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As The Photographers’ Gallery celebrates its 50th wedding anniversary, director Brett Rogers talks through some of the 1970s shows from its exhibition history
With its doors first opened on fourteen January 1971, The Photographers’ Gallery celebrates its 50th anniversary this year, and it is marking the occasion with an ambitious programme of displays and digital content.
Together with Light Years , a four-part exhibition series drawing on components from the gallery’s history [you can read more about it in the Activism & Protest issue], director Brett Rogers, alongside the head of development Clare Grafik and the curatorial team, have also put together 50 Exhibitions for fifty Years – an online resource revisiting 50 of the gallery’s most significant past exhibitions. Split up into five chapters, each section pertains to a different decade, starting with the 1970s.
Established by Sue Davies, The particular Photographers’ Gallery’s vision, right from the beginning, was to advocate for photography as an talent in its own right, plus, reflecting the landscape of photography at the time, many of the exhibitions it hosted in those people early years were framed around photojournalism and socially-engaged procedures. “The Gallery had solid links to Fleet Street in the early years, ” explains Rogers, “and renowned figures like Tom Hopkinson, the former editor of Picture Post , were great champions of the new Photo gallery and its mission. ”
The very first show, The Concerned Photographer , may be the first of 10 selections out of this decade. Curated by Cornell Capa, it was “a cooperation with the Fund for Concerned Photography in New York (latterly the International Centre of Photography), ” says Rogers, “and a celebration associated with humanist photography. ” Which includes eyewitness work by professional photographers such as Werner Bischof and Andres Kertesz, it is certainly an effective first coordinate when plotting out the gallery’s origins.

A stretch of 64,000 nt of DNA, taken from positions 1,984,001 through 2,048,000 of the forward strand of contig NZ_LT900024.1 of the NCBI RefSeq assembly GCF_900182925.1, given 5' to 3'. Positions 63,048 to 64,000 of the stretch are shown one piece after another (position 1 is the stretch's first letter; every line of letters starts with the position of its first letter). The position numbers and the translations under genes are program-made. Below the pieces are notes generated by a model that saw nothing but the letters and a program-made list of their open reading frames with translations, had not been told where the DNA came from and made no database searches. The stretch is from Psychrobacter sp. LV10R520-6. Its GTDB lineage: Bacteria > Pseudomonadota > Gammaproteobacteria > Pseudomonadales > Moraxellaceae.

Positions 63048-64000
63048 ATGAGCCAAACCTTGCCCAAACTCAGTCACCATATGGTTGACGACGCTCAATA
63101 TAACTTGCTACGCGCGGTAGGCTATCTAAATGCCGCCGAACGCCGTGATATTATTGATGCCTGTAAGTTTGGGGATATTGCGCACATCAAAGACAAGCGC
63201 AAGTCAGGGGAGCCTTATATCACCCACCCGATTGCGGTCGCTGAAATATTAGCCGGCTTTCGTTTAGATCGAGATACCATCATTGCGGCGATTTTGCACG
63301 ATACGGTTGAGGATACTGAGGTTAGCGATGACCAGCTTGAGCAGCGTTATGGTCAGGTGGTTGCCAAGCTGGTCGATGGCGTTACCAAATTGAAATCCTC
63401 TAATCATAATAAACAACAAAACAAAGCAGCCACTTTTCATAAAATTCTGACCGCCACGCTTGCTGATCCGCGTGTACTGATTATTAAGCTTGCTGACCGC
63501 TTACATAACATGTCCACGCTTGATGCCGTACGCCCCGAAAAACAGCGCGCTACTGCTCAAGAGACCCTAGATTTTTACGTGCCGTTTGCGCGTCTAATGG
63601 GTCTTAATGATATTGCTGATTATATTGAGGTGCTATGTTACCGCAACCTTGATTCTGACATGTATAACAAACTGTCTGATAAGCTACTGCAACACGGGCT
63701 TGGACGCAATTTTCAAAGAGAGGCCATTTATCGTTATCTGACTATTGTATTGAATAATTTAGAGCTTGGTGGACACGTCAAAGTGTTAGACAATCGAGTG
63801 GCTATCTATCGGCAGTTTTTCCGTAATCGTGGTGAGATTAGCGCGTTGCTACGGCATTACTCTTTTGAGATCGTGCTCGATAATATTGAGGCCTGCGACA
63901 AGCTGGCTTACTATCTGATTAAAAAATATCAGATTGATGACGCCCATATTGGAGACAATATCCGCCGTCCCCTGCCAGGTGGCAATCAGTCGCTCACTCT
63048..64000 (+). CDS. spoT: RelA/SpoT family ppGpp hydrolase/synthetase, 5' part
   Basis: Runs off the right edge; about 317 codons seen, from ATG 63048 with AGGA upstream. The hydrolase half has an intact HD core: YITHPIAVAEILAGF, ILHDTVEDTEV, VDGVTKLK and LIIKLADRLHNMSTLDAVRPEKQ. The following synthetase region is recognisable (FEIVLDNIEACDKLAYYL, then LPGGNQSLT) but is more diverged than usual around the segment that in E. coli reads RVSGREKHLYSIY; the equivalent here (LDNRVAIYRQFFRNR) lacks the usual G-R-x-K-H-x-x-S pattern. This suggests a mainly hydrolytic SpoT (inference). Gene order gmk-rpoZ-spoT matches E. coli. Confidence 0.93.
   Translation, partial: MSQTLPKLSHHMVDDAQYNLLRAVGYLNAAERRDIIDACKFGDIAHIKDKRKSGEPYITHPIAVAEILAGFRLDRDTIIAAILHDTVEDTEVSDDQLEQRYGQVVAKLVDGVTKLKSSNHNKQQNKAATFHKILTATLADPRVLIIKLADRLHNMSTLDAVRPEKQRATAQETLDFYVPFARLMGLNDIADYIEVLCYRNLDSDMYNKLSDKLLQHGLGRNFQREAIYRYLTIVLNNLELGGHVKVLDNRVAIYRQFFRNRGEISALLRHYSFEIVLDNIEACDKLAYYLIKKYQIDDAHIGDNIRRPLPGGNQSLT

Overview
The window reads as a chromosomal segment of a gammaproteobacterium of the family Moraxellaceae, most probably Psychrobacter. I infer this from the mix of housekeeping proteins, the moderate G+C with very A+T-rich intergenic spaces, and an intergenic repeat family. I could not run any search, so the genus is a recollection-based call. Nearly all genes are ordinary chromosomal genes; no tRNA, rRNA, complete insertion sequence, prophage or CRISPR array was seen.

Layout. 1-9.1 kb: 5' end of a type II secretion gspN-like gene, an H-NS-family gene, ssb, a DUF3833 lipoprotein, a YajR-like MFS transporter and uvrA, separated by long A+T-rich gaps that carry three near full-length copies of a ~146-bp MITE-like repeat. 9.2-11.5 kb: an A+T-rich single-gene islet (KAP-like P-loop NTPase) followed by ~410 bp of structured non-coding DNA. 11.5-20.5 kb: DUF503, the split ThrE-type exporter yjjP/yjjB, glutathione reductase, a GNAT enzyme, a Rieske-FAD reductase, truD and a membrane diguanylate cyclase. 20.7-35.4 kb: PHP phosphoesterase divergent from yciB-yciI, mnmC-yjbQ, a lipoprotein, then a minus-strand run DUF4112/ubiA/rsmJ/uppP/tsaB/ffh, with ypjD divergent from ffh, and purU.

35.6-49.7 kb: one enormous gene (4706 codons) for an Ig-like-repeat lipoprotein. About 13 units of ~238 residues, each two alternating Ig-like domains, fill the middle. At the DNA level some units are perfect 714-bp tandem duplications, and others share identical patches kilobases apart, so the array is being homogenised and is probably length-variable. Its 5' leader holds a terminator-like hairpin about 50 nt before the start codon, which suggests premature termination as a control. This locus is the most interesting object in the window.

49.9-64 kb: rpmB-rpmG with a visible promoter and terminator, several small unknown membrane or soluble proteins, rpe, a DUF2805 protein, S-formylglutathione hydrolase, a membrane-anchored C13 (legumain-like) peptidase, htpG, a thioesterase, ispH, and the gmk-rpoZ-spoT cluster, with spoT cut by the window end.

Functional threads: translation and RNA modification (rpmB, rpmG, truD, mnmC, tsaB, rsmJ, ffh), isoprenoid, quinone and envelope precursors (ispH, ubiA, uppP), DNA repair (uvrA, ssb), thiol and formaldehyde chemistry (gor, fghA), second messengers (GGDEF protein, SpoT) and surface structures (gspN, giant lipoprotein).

“This was followed by other documentary and reportage projects, ” Rogers continues, “such as Scoop, Scandal and Turmoil: A History of Newspaper Digital photography in the same 12 months, and Leonard Freed’s Spectre of Violence (1973) with pictures initially commissioned by The Sunday Times . Other examples of documented projects, which involved an even more in-depth engagement between photographer and subject, began to come in the programme later on, for example Colin Jones’s The particular Black House (1977), and Janine Wiedel’s Vulcan’s Forge (1979). ” Where some of the earlier shows were important to include because they reiterate photography’s social place at the time, work like Jones’, which was shot over the course of three years at a hostel intended for young Black people in North London, shows the particular gallery’s dedication to brand new approaches. And, new thinking about around matters of image-making, identity and agency.
Elsewhere among the selections, Rogers also wanted to present that it wasn’t just documented and reportage that the TPG championed in the 70s. “The Gallery’s first decade associated with exhibitions remained very contemporary and reflected Sue Davies’ belief that photography of kinds could be utilised to bring in audiences and broaden the appeal of the medium, ” she says. “For this reason, the first decade of spotlight shows all of us chose are deliberately far reaching. In addition to the documentary projects, the 70s also included Donald Bailey’s first retrospective Bailey Up Till Right now (1974), intriguing vernacular archives such as Electronic J Bellocq: Storyville Pictures (1978) and artwork photography from international artists such as the life size photograms of Floris M. Neusüss (1976) whose installation involved sculptural works propped facing the walls of the gallery space. ” From explorations of photography’s role in news media, to some early experiments with moving the medium out of the frame, these choices reveal the richness of recent work at the time, and the character with which the Gallery got into the London arts scene, ready to fight for photography’s location within it.